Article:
The FAs were also analyzed using a GC-MS (Trace GC Ultra-ITQ 900, Thermo Scientific) equipped with a capillary column (TR-FAME, 30m × 0.25 mm [ID] × 0.25 μm film thickness). The oven programming and all other MS parameters were kept same as described under FA analysis by GC-MS using TR-WaxMS column.

Results and Discussion

GC-MS is a powerful tool that is being increasingly used in biomarker discovery. It can be used for analysis of wide range of biological compounds including FAs, essential oils, eicoscanoids, wax, esters by the selection of suitable columns. As many of the FAs are non-volatile compounds, these needs to be derivatized into their methyl ester forms for analysis in GC-MS. A number of columns like TR-FAME, TR-WaxMS, Trace TR-1 are recommended for analysis of esters [17]. In the present study, FA composition of three different tissues of L. marginalis has been analyzed using two different columns; TR-FAME and TR-WaxMS. The compounds detected in different tissues are summarized in Table 1 and Figure 1.

analytical-bioanalytical-techniques-chromatograms

Figure 1: GC-MS fingerprint of foot (upper), gill (middle) and mantle (lower) lipidome of freshwater mollusc Lamellidens marginalis . The peak codes (F, Nf etc.) used in the chromatograms are defined in Table 1.

Sl.No. Compounds identified : Fatty  acid /fatty acid  derivative (F)/ Non- fatty  acid  peaks  (Nf) Foot Gill  Mantle M/Z Value GC-MS fingerprint Peak code No. **
Fatty  acid  /  fatty  acid  derivative  (F)
  Saturated  fatty  acids (in mg/g tissue)
1. C  16 : 0 ( Palmitic acid ) 3.9 1.2 3.0* 143,74 F1
2. C  17 : 0 (Margaric acid ) 0.78 - 1.06* 199, 255 F2
3. C  18 : 0 (Stearic  acid) 0.65 0.2* 0.8* 87, 298 F3
  Unsaturated  fatty  acids (in mg/g tissue)
4. C  18 : 1 ( Oleic  acid  ) - 3.34 - 55, 222 F4
5. C  20 : 1 (Eicosenoic  acid) - 1.68 3.6* 292, 324 F5
6. C  18 : 2  (Linoleic  acid) - - 2.7 67, 262 F6
  B.  Non-fatty  acid  (Nf)  peaks (in % total area) (Compounds  identified  through  NIST  library  search )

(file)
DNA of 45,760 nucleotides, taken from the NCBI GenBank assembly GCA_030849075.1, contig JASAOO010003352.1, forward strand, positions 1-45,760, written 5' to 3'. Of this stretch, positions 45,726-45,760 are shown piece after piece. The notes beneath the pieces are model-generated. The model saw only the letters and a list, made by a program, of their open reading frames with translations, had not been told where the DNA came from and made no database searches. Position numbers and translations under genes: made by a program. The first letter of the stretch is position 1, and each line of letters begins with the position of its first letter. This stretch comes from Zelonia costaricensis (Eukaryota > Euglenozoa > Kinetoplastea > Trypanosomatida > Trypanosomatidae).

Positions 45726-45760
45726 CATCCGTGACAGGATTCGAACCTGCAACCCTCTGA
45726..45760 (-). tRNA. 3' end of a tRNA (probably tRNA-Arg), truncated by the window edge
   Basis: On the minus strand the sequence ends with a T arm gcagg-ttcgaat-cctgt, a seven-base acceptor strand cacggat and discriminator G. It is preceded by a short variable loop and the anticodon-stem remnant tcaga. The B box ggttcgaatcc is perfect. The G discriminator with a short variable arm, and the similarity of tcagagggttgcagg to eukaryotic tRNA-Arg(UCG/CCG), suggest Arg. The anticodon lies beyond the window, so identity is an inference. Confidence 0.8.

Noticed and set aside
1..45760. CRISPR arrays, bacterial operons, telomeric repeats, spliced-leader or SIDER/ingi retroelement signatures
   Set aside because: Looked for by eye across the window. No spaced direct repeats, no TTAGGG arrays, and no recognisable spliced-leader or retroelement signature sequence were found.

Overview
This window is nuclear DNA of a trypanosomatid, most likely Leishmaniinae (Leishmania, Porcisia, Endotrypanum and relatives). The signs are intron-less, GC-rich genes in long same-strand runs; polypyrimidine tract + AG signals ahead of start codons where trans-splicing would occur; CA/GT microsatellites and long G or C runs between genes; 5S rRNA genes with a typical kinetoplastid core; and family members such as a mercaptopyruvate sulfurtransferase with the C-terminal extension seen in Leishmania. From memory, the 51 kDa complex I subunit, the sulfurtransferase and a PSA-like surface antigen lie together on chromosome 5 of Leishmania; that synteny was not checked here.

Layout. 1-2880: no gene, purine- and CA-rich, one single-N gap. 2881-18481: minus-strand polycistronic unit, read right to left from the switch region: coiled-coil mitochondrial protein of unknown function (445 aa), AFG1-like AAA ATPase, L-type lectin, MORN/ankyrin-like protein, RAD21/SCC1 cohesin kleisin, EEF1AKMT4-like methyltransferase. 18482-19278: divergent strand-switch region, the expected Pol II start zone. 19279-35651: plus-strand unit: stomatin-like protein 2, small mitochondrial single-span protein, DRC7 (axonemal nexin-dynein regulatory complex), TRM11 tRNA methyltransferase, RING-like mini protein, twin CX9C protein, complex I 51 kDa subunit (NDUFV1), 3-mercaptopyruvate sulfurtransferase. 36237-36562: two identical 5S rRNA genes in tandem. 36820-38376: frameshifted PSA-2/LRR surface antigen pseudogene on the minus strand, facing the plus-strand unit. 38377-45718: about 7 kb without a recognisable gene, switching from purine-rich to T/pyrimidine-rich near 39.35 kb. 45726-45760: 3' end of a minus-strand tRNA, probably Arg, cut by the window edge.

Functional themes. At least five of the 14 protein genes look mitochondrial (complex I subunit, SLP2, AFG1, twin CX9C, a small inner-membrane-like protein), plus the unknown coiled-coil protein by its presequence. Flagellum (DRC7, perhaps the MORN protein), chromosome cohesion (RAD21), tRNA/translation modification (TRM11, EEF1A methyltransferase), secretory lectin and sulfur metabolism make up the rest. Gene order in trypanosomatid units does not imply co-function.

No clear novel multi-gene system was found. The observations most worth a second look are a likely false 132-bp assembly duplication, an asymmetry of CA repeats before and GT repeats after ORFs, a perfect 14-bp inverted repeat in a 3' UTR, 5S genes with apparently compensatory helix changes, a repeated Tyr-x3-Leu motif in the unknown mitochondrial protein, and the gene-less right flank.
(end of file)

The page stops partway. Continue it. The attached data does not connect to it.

7. Butylated  hydroxyl  toluene       ( BHT ) 39.7* 73.5* 11.4* 205, 220 Nf1
8. Methyl-9-cis-11-trans-octadecadienoate 0.38 - - 81, 95 Nf2
9. 3,5-di-tert Butyl-4-hydroxybenzaldehyde 0.3 - - 191, 219 Nf3
10. Dibutyl  phthalate 3.25* - 16.52* 149, 150 Nf4
Dibutyl  phthalate 28.5* - 4.73* 149, 223 Nf5
11. Phenol 4,4’-thiobis(methylene)bis(2,6-bis)(1,1-dimethylethyl) 6.25* - - 203, 219 Nf6
12. Furan 2,5 dihydro 2,2 dimethyl 5-(1-methyl ethyl) -3-(1-methy ethyl) - 1.09* - 137, 165 Nf7
13. Phlorobutyrophenone - 0.46 - 153, 196 Nf8
14. Phenol-2,6-bis(1,1-dimethyl propyl)-4-methyl - 7.74* - 219, 258 Nf9

Table 1: peak codes of chromatograms.

Fatty acids

Several FAs as well as non fatty acid components in different concentrations were detected in the foot, gill and mantle tissues of the bivalve analyzed by GC-MS using both TR-WaxMS and TR-FAME column.

In foot, steric acid (C18) was the only FA detected when the FAMEs were analyzed using the TR-WaxMS column while palmitic acid (C16:0), margaric acid (C17:0) and stearic acid (C18:0) were detected when the TR-FAME column was used.

FA profile of gill showed presence of palmitic acid (C16:0), margaric acid (C17:0) and stearic acid (C18:0) both in TR-FAME and TR-WaxMS column and additionally oleic acid (C18:1) and eicosenoic acid (C20:1) were also detected when the FAMEs were analyzed using the TR-FAME column.

Mantle lipidome showed the presence of palmitic acid, margaric acid, stearic acid in both TR-WaxMS and TR-FAME column whereas additionally eicosenoic acid and linoleic acid (C18:2) were detected only in TR-FAME.

Among the saturated FAs palmitic acid (C16:0) and stearic acid (C18:0) were detected in all the three tissues analyzed while margaric acid (C17:0) was detected only in foot and mantle. Unsaturated FA oleic acid (C18:1) was only found in the gill and linoleic acid (C18:2) was present only in mantle. Eicosenoic acid (C20:1) was detected in both gill and mantle.

It was observed that more number of FAs were detected using TRFAME column than TR-WaxMS column. TR-WaxMS column is recommended for analysis of esters, alcohols, essential oils etc. whereas TR-FAME column provides excellent separation of cis/trans isomers and FAMEs with various degrees of unsaturation. The detection of higher number of FA by the application of TR-FAME can thus be attributed to its unique design for providing greater separation of FAMEs [17].